This opening is impossible in a play, which is what our original must obviously be given the chalky-talkiness of the rest of the production. Apart from a minor player’s interjection here and there (most notably from William’s dracontine mother) this is a game of three: the beauty, the air force ace, and the moneyed judge who can offer everything a woman could desire except the brawny comfort of a man. What saves it from being a typical love triangle is the rare encounter of the two males (the only time they cross on screen, Freddie struts past his nemesis in fury); this is Hester’s pendulum, one she exposes early on with an ill-advised phone conversation (“Who else do you call darling?” asks an astonished William, recollecting the first line of her near-fatal letter). It is after this call that he is first referred to as Sir William, and their marriage assumes a different tenor, one akin to a contract with a profitable firm. The plot progresses into much more of a stage than a screen production, and by dint of her restraint and old-fashioned good looks, Weisz manages to present a confused, not a promiscuous woman (it is also insinuated that Sir William may never have provided her with any physical alternative). Hiddleston, on the other hand, is unconvincing, both as Freddie and as someone who cannot possibly be Freddie, the happy bourgeois business-type hoping to get hired by a South American firm. Maybe, just maybe, Hiddleston is cloaking his talents, under orders to appear limited to make Hester that much more mysterious: for why on earth would a woman like Hester ever fall for a cardboard cutout like Freddie? Yet of the three, Beale is the ornament, conveying fear (of his mother, of his age, of his marital miscalculation), puerility ("I’ll never give you a divorce"), and pompous pride with the slightest gesture. It is so easy for the cuckold to rage or overact; it is just as easy for him to fall over, dead and dreary. But Sir William sparkles with childish life, thinly-hidden curiosity as to why there ever was a Lady Collyer and why she was so beautiful, so unlike what, he clearly believes, he merited. Why, his tired face asks on numerous occasions, if she was destined to leave him for a man who matches her in age and looks, why did she ever go and shatter his wretched heart? There is a college term paper in the making on how Hester addresses her husband variably as "Bill" or "William," but the more careful viewer will notice the little things the camera and its accomplices do. When the lovers embrace upon Freddie’s return and realization that he forgot Hester’s birthday, her panting sounds more like someone dying; when he reads her horrible letter, the camera stays on her, as if it were she he was reading. And when a whole pub sings a song, only Hester won't know the words, because she is of a different demographic stratum, even if the whole pub is really singing it to her.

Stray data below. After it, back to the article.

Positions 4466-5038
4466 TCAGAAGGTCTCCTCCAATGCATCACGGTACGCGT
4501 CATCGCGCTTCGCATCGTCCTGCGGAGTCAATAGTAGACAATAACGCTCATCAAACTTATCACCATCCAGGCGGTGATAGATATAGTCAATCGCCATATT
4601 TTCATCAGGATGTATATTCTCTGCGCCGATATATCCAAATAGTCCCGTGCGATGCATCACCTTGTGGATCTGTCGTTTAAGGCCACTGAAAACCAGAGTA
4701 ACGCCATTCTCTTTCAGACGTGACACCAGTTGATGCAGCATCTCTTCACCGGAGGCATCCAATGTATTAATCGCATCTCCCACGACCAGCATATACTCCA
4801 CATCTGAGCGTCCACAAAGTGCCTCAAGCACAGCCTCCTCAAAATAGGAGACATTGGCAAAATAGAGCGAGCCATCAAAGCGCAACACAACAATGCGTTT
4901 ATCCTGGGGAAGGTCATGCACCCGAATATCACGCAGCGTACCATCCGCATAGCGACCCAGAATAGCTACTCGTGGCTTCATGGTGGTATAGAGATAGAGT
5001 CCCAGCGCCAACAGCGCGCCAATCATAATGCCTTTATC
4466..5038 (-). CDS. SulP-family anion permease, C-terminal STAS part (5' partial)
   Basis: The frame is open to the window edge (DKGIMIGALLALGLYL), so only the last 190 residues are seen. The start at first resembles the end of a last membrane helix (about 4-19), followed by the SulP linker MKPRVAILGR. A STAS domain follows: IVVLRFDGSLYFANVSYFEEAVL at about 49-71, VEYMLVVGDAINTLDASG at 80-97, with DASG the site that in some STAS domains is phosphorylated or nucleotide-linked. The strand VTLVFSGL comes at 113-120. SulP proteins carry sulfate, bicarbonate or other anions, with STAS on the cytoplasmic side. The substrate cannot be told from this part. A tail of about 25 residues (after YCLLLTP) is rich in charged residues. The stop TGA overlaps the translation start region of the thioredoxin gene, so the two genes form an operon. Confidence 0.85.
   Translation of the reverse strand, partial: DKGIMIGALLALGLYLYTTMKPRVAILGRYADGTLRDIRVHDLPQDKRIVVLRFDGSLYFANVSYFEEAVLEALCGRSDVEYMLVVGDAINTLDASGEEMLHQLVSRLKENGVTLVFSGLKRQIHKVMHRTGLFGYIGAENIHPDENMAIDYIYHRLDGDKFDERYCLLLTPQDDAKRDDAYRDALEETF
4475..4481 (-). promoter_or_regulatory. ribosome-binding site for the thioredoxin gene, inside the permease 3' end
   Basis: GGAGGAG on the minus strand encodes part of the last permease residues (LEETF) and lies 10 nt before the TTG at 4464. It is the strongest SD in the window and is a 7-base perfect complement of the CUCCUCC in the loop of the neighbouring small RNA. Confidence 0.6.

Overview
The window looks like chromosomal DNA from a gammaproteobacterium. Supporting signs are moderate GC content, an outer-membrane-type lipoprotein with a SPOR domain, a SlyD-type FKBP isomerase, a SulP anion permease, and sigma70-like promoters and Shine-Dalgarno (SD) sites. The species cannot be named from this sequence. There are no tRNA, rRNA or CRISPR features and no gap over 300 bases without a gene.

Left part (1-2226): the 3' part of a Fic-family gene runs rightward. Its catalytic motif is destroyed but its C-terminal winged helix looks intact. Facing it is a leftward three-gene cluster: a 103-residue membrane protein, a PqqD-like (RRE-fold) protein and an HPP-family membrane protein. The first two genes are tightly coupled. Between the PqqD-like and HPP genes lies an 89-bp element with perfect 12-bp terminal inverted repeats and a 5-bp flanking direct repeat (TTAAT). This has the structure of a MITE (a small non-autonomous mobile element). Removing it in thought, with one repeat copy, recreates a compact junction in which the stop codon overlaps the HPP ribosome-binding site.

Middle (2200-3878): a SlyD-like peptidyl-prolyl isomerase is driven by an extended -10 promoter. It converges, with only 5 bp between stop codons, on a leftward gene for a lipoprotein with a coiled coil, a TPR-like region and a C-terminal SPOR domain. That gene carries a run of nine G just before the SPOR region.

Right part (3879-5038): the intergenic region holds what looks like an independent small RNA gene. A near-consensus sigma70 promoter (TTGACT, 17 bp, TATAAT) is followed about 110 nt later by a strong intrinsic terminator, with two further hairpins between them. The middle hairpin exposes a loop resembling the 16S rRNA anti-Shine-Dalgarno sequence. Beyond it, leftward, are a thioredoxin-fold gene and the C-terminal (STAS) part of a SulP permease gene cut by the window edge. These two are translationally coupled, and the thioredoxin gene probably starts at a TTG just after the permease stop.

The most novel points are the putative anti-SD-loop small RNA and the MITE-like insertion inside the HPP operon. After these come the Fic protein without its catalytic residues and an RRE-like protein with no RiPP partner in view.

While deservingly admired by critics, The Deep Blue Sea was hardly given a chance by everyday filmgoers, many of whom deemed it slow and boring by virtue of its lack of violence, minimal nudity, scarce expletives, and prudent attention to character development. The selfsame dissatisfied lamented that Hester's motives were never revealed, since, for them, every plot detail has to be shown plainly, synchronized to some moronic soundtrack, periodically recapitulated, and crowned with weepy platitudes. The film is effective precisely because Hester's love is mysterious and inexplicable, not unlike the love, or lust, or obsession, in this work of genius. Regarding the film I have but two complaints: that, for a brief minute, "You belong to me" which is sung live (and beautifully) dissolves into a studio, professional recording; and, despite its appropriateness, the too-easy choice of title. Thus, when Hester mentions she is caught between the Devil and a boundless ocean, she is provided with a brief, sad lesson by Freddie’s landlady. Yes, the whole thing is silly; yes, Mrs. Elton seems to know quite well what true love is; but at the end of it all, we feel for Hester: her love is completely irrational, completely inexplicable, completely random, and also complete, and utter, and whole. And we wonder about the two men in her life, both so wrong for her and both so right. We understand being in love with the wrong person is like a chain without a final link, because the person you adore may very well cherish the same unrequited passion for a third, indifferent soul. And because, in many pathetic ways, William is just like Hester.